Arthouse film fans have been known to go weak at the knees at the mention of the Soho Curzon, which has some of the best programming in London – a mix of arty new releases and documentaries, often introduced by the filmmakers themselves. Watching a film at the Curzon always feels special, surrounded by film lovers without it being pretentious. The coffee is good, the bar relaxed, and if you’re watching a British film, you’ll likely be seeing the finished product a stone’s throw from where it was edited in Soho. Perfect for whiling away a rainy afternoon.
|Venue name:||Curzon Soho|
93-107 Shaftesbury Ave
|Opening hours:||Box office 0870 756 4620|
|Transport:||Tube: Leicester Sq|
|Do you own this business?|
- British filmmaker Andrew Haigh ('Weekend', '45 Years') hits the American highway for this touching, if slightly underwhelming, tale of a troubled boy who strikes up a rapport with an ailing racehorse called Lean on Pete. This good-nature four-legg...Read more
- Immaculately composed yet skittish, edgy and surprising, a chill emanates from this impressive Jersey-set debut by writer-director Michael Pearce that will have you hugging your sides. In the sense that there’s a serial killer at large in it, it’s...Read more
- Not every animation can tackle cruelty, injustice and institutionalised misogyny and still be a must-see for kids and parents alike, but the latest hand-drawn gem from Cartoon Saloon is no ordinary animation. In the spirit of Studio Ghibli, the Ir...Read more
- Argentina’s Lucrecia Martel hasn’t released a feature in 10 years: 2008’s unnerving The Headless Woman, about a cell-phone user who hits something with her car—an animal?—and goes crazy thinking about it. But if Martel needs that kind of time to p...Read more
- If Wes Anderson’s 'Fantastic Mr. Fox' was a joyful slice of whimsy, his latest foray into stop-motion creature features is a more complex beast. Set in a near-future Japan, it’s a dystopian, fitfully funny tale in which crusading young people take...Read more
- Fans of French filmmaker Claire Denis’s delicate, mature dramas (‘Beau Travail’, ‘35 Shots of Rum’) will savour the sight of Juliette Binoche in almost every frame of this reflective Paris-set comedy. Lighter than some of Denis’s work, but still e...Read more
- A fey young woman drifts around Paris, fluffy white cat in tow, searching for love and purpose. French director Léonor Serraille’s debut film could easily have been unbearably twee. The fact that it isn’t, at all, is a tribute both to her unsentim...Read more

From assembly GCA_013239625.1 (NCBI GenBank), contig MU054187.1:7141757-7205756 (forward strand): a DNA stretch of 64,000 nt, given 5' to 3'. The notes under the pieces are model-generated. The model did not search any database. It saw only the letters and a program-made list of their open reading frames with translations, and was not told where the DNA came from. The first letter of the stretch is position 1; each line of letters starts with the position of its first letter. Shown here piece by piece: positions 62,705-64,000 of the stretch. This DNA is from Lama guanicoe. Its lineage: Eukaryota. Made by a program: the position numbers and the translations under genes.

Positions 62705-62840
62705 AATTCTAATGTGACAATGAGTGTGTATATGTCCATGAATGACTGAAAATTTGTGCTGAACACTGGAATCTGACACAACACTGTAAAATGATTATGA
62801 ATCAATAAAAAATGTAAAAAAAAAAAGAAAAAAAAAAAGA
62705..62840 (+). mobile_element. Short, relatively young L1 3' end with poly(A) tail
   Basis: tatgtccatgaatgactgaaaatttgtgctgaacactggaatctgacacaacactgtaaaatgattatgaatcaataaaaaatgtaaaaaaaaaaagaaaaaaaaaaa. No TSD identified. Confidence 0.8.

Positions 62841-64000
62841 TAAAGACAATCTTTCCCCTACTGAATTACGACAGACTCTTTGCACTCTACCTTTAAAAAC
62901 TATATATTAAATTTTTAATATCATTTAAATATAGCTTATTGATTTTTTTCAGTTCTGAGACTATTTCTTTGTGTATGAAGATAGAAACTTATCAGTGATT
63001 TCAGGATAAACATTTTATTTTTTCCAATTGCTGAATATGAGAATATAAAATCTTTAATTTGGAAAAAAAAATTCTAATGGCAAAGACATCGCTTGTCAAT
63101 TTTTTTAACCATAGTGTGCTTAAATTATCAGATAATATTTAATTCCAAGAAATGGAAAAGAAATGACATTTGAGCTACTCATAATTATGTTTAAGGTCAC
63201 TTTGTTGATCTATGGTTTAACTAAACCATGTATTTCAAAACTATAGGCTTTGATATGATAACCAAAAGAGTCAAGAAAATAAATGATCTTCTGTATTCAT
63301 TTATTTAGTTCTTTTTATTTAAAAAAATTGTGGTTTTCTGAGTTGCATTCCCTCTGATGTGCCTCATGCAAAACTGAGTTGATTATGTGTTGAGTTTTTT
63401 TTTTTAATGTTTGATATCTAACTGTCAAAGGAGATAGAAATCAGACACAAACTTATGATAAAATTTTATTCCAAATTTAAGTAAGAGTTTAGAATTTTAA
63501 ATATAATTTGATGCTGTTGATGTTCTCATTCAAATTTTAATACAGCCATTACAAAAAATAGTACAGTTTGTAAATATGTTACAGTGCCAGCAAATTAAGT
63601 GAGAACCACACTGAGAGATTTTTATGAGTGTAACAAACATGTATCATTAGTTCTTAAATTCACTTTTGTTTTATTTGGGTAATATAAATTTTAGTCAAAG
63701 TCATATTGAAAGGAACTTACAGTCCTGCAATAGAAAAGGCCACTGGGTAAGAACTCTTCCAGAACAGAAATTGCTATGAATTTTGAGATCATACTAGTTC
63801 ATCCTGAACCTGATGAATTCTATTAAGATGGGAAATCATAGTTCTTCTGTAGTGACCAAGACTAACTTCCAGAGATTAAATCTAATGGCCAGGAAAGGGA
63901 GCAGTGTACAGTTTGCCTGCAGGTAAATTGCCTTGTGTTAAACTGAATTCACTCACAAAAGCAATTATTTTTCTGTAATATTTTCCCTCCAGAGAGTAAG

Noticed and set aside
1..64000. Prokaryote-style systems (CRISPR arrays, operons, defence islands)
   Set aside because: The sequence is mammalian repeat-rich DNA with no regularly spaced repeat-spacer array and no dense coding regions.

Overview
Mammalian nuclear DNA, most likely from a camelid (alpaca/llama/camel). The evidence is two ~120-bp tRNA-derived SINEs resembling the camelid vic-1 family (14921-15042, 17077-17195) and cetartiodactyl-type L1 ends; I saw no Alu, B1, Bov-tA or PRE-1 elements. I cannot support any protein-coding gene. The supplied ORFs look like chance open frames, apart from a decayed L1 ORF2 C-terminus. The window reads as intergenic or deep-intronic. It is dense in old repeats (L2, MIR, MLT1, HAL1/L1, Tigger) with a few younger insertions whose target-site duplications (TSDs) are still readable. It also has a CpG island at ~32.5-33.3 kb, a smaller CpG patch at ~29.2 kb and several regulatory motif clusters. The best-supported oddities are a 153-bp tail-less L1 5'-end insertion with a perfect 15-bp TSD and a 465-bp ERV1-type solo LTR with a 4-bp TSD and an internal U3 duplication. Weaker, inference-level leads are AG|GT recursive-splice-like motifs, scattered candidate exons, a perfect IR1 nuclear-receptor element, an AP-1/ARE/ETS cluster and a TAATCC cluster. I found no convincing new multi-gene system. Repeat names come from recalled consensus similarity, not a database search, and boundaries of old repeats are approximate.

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Average User Rating
4.6 / 5
- 5 star:13
- 4 star:9
- 3 star:0
- 2 star:0
- 1 star:0
The thing I like the most about Curzon Soho is the great selection of films that they always have on show. The cinema also deserves a thumbs up for keeping its 'independence' in a part of London where gentrification demands more and more of businesses. Prices are high, which is expected given its location. The cinema has an ok bar and an overall artsy fartsy hipster crowd (the face of gentrification, ironically). The seats in the actual cinema screen were comfortable and the screen was designed in a way that the person sitting in front of me did not obscure the view. A good cinema.
Anyone who works in film sees this place as their sprritual home. Anyone who is a real fan of cinema feels the same. I'd do anything to keep it open.
This venue is a huge part of my life. It makes cinema going an absolute pleasure. Currently I am making a documentary about fighting to save the Curzon Soho in it's current awful predicament. I love this place.
Curzon Soho Cinema has had a historic role in the development of arthouse cinema in the UK, and it's to me the flagship of art cinema in London. I value the significance of cinema culture and the role it plays in the identity, politics, society and economy of a country, especially in the UK where the creative and
cultural industries compete with the financial sector.
I can't believe it is under threat. London should learn to better protect historic and cultural spaces, especially from developers.
A great venue. Fantastic films and a great place to hang out too. Their programme of director and cast Q&As is especially strong.
I love every floor of the Curzon, from the cafe selling delicious red velvet to the bar and popcorn floor and, of course, the screens. You can tuck away in a corner and have a quick drink with your fancy man before hot footing it to watch the latest independent and international films. If you're into film then this is definitely the spot for you.